After living in a converted dumpster for the better part of a year in 2015, Jeff Wilson had an epiphany about tiny-house living: In order to create a small space that could convince people to move out of oversized homes, it might make sense to work with a product designer, not just architects.
Wilson, who was known as Professor Dumpster at the time, was an environmental sciences professor at Huston-Tillotson University in Austin who embarked on the dumpster experiment as a commentary on the sustainability benefits of living small. He left academia to launch Kasita, a startup that now has a design for a sleek, very un-dumpster-like tiny home.
The design was led by a product designer. “When you live in a 33-square-foot dumpster, you don’t get to have unusable space,” Wilson tells Co.Exist. “Product designers think completely differently about how you interact with a space. If I was going to create a home that utilized every square inch, I had to work with people that thought about the space differently. How do people use their homes? How do people want to experience their homes? If you design for that, you can have a completely outsized experience.”
The new Kasita home is much larger than a dumpster–350 square feet–but nearly eight times smaller than an average American house. The size confers some automatic sustainability benefits: It takes less energy to heat and cool, and because it’s small enough to fit in unused urban spaces, someone living in it might not need a car to commute. The size also makes it more affordable than other options in large cities; the house (without land) is $139,000, or $119,000 if someone buys multiple units.
The human-centered design makes the tiny size livable. Because the kitchen is slightly elevated from the main floor, a queen-sized bed can slide out from under the kitchen, fully made, and slide back to disappear with a single push–a vast improvement over awkward wall beds. The bathroom has a full shower, unlike some tiny houses. Floor-to-ceiling windows on 10-foot walls bring in light; smart glass automatically tints for shade. There’s room for a washer and dryer. Yet still, everything is small enough to fit on a truck for transportation.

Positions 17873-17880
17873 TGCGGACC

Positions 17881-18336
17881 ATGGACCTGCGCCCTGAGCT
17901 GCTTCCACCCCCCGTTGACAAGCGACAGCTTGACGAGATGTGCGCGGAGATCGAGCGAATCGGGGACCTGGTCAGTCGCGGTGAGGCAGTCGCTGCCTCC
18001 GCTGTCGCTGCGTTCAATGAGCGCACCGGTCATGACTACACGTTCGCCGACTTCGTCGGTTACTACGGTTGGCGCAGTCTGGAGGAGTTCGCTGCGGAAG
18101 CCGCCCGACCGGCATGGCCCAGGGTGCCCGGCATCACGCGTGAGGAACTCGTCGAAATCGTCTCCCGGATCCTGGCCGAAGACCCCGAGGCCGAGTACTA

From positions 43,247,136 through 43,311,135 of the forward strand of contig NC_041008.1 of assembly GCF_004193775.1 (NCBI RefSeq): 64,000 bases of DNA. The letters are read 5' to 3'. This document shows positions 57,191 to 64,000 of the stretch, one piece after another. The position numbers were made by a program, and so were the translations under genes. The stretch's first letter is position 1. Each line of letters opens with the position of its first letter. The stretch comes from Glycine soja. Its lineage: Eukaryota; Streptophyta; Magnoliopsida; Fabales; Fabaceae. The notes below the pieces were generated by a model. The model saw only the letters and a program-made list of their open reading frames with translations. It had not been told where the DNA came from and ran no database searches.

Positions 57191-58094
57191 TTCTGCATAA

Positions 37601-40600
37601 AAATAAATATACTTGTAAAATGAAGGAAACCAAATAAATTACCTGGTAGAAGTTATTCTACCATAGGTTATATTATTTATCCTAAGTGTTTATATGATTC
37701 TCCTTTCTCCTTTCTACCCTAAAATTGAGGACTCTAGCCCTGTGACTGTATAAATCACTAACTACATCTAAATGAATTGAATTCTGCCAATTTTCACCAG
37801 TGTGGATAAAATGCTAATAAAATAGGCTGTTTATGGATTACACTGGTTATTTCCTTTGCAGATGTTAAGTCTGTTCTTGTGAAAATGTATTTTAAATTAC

“Designing a house, especially a mobile, modular, small-scale house, is probably one of the most complex design challenges I’ve ever worked on in my life,” says industrial designer Remy LaBesque, who headed up the new Kasita design. “The moment you shrink a house down into something that can be moved around on the back of a flatbed truck, the amount of work you have to do to make everything work in a small space increases exponentially. It’s kind of like playing 3D Tetris to figure out where we are going to put all the stuff.”
The Kasita design is modern, to distinguish it from what LaBesque calls the “log cabin-y” aesthetic of many tiny houses. It’s also outfitted with smart lighting and a shower that reduces water use by 70% and stocked with smart home tech like Doorbird, a doorbell that lets you accept packages if you’re not home.
“The goal of Kasita is not just to create a comfortable place to live, but we really wanted to create something that was aspirational,” LaBesque says. “There’s this weird stigma around affordable housing, where when you say affordable housing, the first thing people think of is the projects.”
The first version of the house is meant to be used on its own as an accessory dwelling unit in a backyard or on a small piece of land. But in the future, the Kasita houses can also be stacked in a larger frame to create a building made of micro-apartments. For the next stage of the business, the company wants to focus on creating more density in cities.
“If we can take parking lots in midtown Manhattan and convert them into housing, and we can add hundreds of units there, then we’re helping out,” says Wilson. “If we can take all of these plots of land in downtown Austin that nobody wants to develop…and add housing for artists and teachers and musicians and millennials and folks that have to commute to downtown, then we’re doing a lot directly and indirectly by just adding density in places that are underutilized.”
Initially, Wilson envisioned that if someone living in a Kasita building wanted to move, the entire apartment could slide out, be put on a truck, and be moved to a new city–with the owner’s belongings inside. While that’s technically possible, the startup decided that it would be impractical.
“We figured out that our core user wants the ability to move between cities, but doesn’t want to pay $3 a mile to do that and have this massive piece of hardware that they’re attached to,” Wilson says. Instead, the company hopes to eventually offer a service that will pick up someone’s belongings, ship them to a new Kasita in another city, and unpack for you, so that your new home looks exactly like the last.
The first stand-alone version of the home launched March 10, with reservations available at $1,000, and will begin shipping to customers later this year.